A little country-folk-rock number invented on an evening drive up to Mount Baldy in the San Gabriel Mountains. The arrangement is somewhat in tribute to a Gordon Lightfoot or Ozark Mountain Daredevils style production. The “foggy mountain way” line is a little nod to Foggy Mountain Music, a wonderful music shop in Grass Valley, CA. The main acoustic guitar is in a “D-modal” tuning and this is also a successful example of my favorite three mic recording technique for acoustic instruments. One of my great friends, Dave Baine, is on mandolin here, and the music video that accompanies this video is comprised of footage shot by myself and Dave on a 9 day backpacking trip on the High Sierra Trail. Fun times.
CALL YOU FRIEND
The song was written in response to the untimely passing of two of my bandmates in the band PAINTED HILLS. I choose to vari-speed this recording on my OTARI half-track tape machine during mix down. The effect of which is that the tempo is increased slightly, giving it a bit more urgency, a side-effect is that the entire song is pitched up slightly, giving the tom toms a particularly pleasing sound. The arrangement was worked and reworked many times before landing on this spacious, guitar-centric style which leaves lots of room for the rhythm section of Will Scott on drums and myself on a picked bass with amid range-y DiMarzio pickup. The electric guitar is processed again through a Leslie spinning speaker, one of my favorite and oft-used guitar effects. Mimi Michel lifts this track with her excellent harmony vocals.
A song written somewhat tongue-in-cheek about my inability to surf, but with a deeper theme of alienation in what is ostensibly a Southern Californian paradise. The vaguely Hawaiian sounding slides are just conventional slide guitar lines playing in harmony, probably played on the mini-humbuckers of my Les Paul Deluxe. George Sluppick provides the distinctive groove on drums. The Rhodes electric piano is “swirled” via a Uni-vibe pitch shift and a Leslie speaker (Again!).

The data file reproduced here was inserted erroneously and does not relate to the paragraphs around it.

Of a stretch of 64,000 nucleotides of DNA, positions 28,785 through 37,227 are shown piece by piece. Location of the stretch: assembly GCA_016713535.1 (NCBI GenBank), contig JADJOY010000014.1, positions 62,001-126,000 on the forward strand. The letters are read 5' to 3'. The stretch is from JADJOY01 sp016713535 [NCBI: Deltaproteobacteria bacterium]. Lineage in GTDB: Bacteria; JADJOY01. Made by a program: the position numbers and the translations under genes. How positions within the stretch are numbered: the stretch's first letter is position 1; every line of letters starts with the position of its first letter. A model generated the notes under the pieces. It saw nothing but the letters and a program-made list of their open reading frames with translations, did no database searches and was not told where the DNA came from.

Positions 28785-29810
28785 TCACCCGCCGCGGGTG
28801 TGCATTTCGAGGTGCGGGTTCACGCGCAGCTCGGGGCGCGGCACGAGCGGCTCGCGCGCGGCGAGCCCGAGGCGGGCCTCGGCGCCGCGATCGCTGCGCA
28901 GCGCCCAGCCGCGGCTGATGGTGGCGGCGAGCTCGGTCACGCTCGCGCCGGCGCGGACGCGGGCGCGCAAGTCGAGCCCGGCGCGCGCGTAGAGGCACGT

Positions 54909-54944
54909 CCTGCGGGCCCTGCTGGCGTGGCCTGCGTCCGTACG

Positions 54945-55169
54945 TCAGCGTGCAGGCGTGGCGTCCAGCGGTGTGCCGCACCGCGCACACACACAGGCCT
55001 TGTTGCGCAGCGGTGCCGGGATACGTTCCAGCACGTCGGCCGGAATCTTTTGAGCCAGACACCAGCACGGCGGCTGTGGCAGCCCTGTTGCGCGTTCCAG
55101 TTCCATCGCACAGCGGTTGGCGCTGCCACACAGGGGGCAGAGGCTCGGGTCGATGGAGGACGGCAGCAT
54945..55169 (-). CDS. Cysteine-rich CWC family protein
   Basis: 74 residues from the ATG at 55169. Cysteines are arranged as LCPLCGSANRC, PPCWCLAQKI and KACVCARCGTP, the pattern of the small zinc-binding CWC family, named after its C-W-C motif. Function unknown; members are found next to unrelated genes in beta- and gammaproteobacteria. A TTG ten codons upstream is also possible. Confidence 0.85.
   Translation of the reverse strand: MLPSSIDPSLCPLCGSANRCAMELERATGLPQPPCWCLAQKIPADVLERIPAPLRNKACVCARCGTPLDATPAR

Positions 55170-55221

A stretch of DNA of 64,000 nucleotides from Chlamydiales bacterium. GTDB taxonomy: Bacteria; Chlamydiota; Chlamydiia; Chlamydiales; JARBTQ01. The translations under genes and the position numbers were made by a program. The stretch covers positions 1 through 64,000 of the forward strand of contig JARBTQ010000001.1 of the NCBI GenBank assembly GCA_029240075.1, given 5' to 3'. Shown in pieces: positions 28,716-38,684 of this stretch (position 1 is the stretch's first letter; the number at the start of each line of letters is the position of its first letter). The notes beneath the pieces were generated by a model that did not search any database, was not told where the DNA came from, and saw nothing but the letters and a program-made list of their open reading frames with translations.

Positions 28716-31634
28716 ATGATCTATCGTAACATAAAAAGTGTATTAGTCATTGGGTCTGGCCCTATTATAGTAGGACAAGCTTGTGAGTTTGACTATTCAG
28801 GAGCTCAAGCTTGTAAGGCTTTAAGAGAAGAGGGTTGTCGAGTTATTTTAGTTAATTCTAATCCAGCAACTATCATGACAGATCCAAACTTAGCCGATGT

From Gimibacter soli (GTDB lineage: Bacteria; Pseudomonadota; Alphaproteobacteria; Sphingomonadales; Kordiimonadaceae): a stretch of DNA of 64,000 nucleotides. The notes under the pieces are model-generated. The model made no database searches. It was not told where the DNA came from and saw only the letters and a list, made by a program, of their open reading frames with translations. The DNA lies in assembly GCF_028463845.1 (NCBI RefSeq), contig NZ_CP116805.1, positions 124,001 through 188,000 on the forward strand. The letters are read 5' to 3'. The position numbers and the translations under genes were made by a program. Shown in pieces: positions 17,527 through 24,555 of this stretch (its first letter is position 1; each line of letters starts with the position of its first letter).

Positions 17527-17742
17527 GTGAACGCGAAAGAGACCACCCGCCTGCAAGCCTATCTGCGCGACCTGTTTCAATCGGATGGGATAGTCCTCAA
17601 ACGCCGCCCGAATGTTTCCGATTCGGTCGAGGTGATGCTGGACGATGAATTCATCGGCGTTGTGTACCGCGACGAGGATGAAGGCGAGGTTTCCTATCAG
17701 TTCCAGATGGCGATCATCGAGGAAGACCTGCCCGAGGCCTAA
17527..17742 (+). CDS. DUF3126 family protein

A song about Yosemite Valley and the Sierras, where the protagonist senses deeper metaphysical vibrations amid memories of past visits with loved ones. Tim Walker plays the great steel guitar lines. The rhythm section of Brian Filosa and George Sluppick drive the song like a velvet hammer. I think it was at this session that George nicknamed Brian “Feely”. Drums tracked at the original, the modest but funky, Palomino Sound Studio location.
Written by my friend and bandmate Josh Schwartz, who succumbed to ALS in 2017. We played this song many times as the band Painted Hills, and an original version recorded by Beachwood Sparks has just been recently released as well. My version of the song has an acoustic folk-rock arrangement. Justin Smith, also a Josh Schwartz band alumni, put the distinctive drum parts down. Rob Douglas plays the rich acoustic bass. The song was originally recorded as a gift for Josh on the occasion of his birthday, special thanks must go to Rob for prompting me to work on this song again and consider it for this album, It has become a personal highlight. Even more special thanks must go to Josh’s loved ones who gave their blessings, Denise and Allison.
LOST ALONG THE WAY
A co-write with Alana Amram, who, by the power of her sheer creativity, dragged this semi-biographical story out of me. It’s loosely based on breaking down in my Datsun 240z on Pacific Coast Highway very late at night near El Capitan State Beach. Initial tracking was done in New York City by Dave Lindsay at Country Club Studios. Later, extensive overdubs and mixing was done at my Mountain Sounds Recorders. Alana played the great reverbed Wurlitzer piano parts in NYC. I worked with Will Scott to get the dead 70’s pop ballad style drums and big fills. My reference points were Nigel Olsson drumming with Elton John, and the Ken Scott engineered Supertramp albums.
Simply a song about meditation. I’ve practiced TM since a was 18 years old, and this tune is about that ongoing experience, which as the song says is “lifetimes developing”. Honorable mention also to Swami Yogananda’s Self-Realization Fellowship who I also enjoy very much.
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? © Sara Ross Samko